Bette Davis sizes up today's TV, films
Bette Davis is doing an imitation of Bette Davis.Skip to next paragraph
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She swings her elbows back and forth agitatedly and says, 'Petah, Petah . . . .'' Then she throws back her head and roars the great Bette Davis laugh which film and TV audiences have come to know so well. It is the Bette Davis of ''Jezebel,'' a few decades later.
This petite, mature beauty with ash blond hair streaked with gray is impeccably dressed in a trim classic navy-blue suit with blue pumps to match. She is a gentle lionness who sometimes roars like a lion. Miss Davis doesn't give interviews - rather she holds court.
''I think imitations are the greatest compliment in the world,'' she says. ''You're in the soup if nobody imitates you . . . because that means there's nothing very definite about your personality.
''But now the imitations of me are imitations of imitations. As a matter of fact I imitate myself in the one-woman show I have toured in across the country. One hour of film clips and one hour of me, answering questions.''
She is in New York City to talk about a new television drama she stars in - ''A Piano for Mrs. Cimino'' (CBS, Wednesday, Feb. 3, 9-11 p.m.). When the arriving interviewer starts to remove his slushy boots on entering her favorite suite at the stylish Lombardy Hotel, she says: ''No, don't bother. The rugs in this place have loads of spots already. A few more won't do them any harm.''
''Mrs. Cimino'' is what Miss Davis calls ''a worthwhile project.'' It is a study in how a loving family deals with what is mistakenly diagnosed as senility in their mother. Her home and music shop are taken from her and her financial future put in the hands of a bank. When, entirely through love and affection, she recovers completely, she goes to court to regain control over her own life.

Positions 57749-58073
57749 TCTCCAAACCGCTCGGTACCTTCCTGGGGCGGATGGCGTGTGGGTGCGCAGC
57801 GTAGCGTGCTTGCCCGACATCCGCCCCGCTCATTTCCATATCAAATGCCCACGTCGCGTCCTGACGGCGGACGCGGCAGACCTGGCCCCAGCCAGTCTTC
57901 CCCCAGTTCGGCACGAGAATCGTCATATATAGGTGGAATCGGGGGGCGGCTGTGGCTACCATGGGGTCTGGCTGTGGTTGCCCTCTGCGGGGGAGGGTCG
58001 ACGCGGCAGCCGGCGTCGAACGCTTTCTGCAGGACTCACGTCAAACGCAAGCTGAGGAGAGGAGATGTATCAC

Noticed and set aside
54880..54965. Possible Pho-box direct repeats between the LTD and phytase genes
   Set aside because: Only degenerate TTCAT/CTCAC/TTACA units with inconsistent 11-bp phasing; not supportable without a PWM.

It is a latter-day Miss Davis part she can sink her teeth in - and she does so admirably, making Mrs. Cimino a universally identifiable character. The film is a Roger Gimbel production, directed and produced by George Schaefer. Chances are this touchingly straightforward production will bring awards to everybody involved - especially Miss Davis.
''I've been fortunate,'' she says. ''I've had four fine films in the last few years - all on TV. I'm so tired of the professional snobbery toward TV films. I guarantee that you will find more great film specials on TV in the past eight years than those made for theatrical release. The only difference is that sadly the TV films have those commercials which interrupt.
''Exactly the same kind of thing is going on between movies for theaters and movies for television that used to go on between theater and movies. Pure snobbery. Half the Hollywood actors came back and saved Broadway - that's when they changed their tune. Jimmy Stewart, Henry Fonda, me - we all came back and did theater. Then there was no more sneering at Hollywood.''
She likens most current made-for-TV films to the ''B'' pictures of her day - the second part of the double-feature billing.
''But so what if the TV films must be made fast? We never had more than four or five weeks to work on a film in the '30s and '40s. 'Jezebel' was made in six weeks, 'Dark Victory' in four. We were trained that way.